Saving Energy and Natural Resources
Sustainability means being able to meet our present needs, without compromising either our own ability to meet future needs, or the ability of future generations. It therefore covers nothing less than the survival of both people and the planet. This is a very complex subject, but is generally broken down into the concepts of economic, environmental and social activity, or ‘profits, planet and people’.
This page covers one element of that: use of energy and other natural resources.
Sustainability goes far beyond simple ‘eco-friendliness’ or ‘environmental friendliness’, but use of natural resources is an important element. This page explains why this matters, and how you can reduce energy consumption either individually or as a business.
A number of factors have come together in the early twenty-first century that have brought sustainability to the forefront of political and societal attention.
Historical economic and social models were largely focused on present needs: people used what they needed at the time, with little concern for the future impact of their consumption.
Back in the Middle Ages, this was not a major problem, because nobody was able to use up large amounts of resources. However, following the Industrial Revolution, this changed. Large-scale use of fossil fuels, and industrial production methods, have both depleted the world’s finite resources, and also damaged the environment through pollution and over-use of natural resources. At the same time, advances in medicine have extended life expectancy, and the world’s population has expanded exponentially. This, in turn, has increased demand for resources.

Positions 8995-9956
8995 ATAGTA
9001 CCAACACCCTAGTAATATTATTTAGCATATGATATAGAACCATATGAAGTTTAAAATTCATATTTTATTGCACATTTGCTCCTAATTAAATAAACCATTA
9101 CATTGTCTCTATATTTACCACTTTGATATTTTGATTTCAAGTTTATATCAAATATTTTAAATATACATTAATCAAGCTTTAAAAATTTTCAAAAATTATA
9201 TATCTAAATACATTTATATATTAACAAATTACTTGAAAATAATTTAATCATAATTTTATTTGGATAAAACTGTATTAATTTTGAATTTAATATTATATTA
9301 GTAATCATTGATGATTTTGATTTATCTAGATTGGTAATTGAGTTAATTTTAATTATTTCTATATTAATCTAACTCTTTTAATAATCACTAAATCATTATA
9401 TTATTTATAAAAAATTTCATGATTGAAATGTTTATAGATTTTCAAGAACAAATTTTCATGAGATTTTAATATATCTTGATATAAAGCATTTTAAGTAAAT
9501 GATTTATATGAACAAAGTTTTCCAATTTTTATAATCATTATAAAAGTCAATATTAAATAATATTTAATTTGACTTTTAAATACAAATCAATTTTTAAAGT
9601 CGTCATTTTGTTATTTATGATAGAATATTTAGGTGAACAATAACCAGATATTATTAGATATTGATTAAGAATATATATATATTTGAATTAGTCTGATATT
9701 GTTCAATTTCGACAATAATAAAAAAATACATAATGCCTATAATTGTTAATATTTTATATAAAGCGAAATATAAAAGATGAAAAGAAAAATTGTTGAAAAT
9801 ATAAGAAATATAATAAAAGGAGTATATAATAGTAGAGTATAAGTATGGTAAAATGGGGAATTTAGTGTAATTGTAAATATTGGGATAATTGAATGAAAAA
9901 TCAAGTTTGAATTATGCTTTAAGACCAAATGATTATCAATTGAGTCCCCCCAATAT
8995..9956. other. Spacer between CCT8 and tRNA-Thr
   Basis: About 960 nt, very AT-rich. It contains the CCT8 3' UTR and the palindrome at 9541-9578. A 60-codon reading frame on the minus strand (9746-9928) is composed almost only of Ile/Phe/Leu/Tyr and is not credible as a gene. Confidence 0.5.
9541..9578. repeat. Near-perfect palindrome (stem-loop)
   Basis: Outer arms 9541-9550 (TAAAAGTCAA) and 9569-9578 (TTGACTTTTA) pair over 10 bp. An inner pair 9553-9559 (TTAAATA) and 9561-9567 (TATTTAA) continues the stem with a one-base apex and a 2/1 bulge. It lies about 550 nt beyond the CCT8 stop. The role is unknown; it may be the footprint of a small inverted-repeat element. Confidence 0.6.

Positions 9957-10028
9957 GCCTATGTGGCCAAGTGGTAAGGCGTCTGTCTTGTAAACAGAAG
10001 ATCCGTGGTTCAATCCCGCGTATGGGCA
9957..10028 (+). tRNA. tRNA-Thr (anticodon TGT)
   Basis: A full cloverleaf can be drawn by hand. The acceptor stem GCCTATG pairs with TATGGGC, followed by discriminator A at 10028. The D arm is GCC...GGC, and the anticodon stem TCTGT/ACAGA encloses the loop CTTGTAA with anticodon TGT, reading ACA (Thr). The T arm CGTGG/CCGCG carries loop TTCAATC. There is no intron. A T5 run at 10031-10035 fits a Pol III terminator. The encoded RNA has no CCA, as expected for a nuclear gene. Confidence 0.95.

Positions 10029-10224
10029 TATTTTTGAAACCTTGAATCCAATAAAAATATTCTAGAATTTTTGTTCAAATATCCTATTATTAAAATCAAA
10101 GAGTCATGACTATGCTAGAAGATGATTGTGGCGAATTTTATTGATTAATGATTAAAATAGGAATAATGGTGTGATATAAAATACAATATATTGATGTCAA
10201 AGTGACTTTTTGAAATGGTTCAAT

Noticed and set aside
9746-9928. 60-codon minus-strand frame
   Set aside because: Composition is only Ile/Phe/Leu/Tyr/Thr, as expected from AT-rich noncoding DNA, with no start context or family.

Science suggests that these changes are now accelerating and, if unchecked, could rapidly lead to global disaster.
It has therefore become clear that if we do not make changes to how we live and work, on a global scale, future generations—and not necessarily that far into the future—will probably be unable to cope.
In other words, this model is not sustainable.
It allows us to meet our present needs—up to a point—but it damages our potential to meet our needs in the future. Change is necessary to ensure the long-term survival of the planet.
In particular, we need to reduce our use of natural resources to ensure that there is enough to go round.
Energy and Energy Consumption
One of the most important natural resources is energy.
Access to sustainable modern energy services contributes to poverty eradication, saves lives, improves health and helps provide basic human needs.
The U.N.’s report from the 2012 Rio+20 Earth Summit
The point, however, is that energy services must be sustainable. There are a number of ways in which we can generate electricity and other forms of energy to run our world, and some are more sustainable than others.
The Energy Hierarchy
The Energy Hierarchy was proposed by the Institution of Mechanical Engineers as a new approach to energy policy.
It ranks options as an inverted pyramid of priorities, with the most sustainable at the top, and the least sustainable at the bottom:
The five levels of the energy hierarchy are:
1. Energy Saving (Leaner)
Energy saving, at the top of the pyramid, is about reducing our use of energy. This may be, for example, by better insulation of buildings to prevent heat loss, not leaving gadgets on stand-by or even just switching off lights. Governments are also encouraging the use of smart meters to raise awareness about energy use as a way to encourage people to save energy.
This is the simplest, but most effective, way to reduce our use of resources. It is also accessible to most people, with a little bit of effort.
2. Energy Efficiency (Keener)
This is about making better use of our energy, through better design or changes in technology. For example, switching to more energy-efficient models, such as newer appliances, or LED lighting, can help to reduce energy use. This is a longer-term project than energy saving, but can be—and is—an important part of reducing energy consumption.
Be aware, however, that it is better to stop using your tumble drier altogether than to buy a newer, more energy-efficient model!
3. Using Sustainable/Renewable Energy Sources (Greener)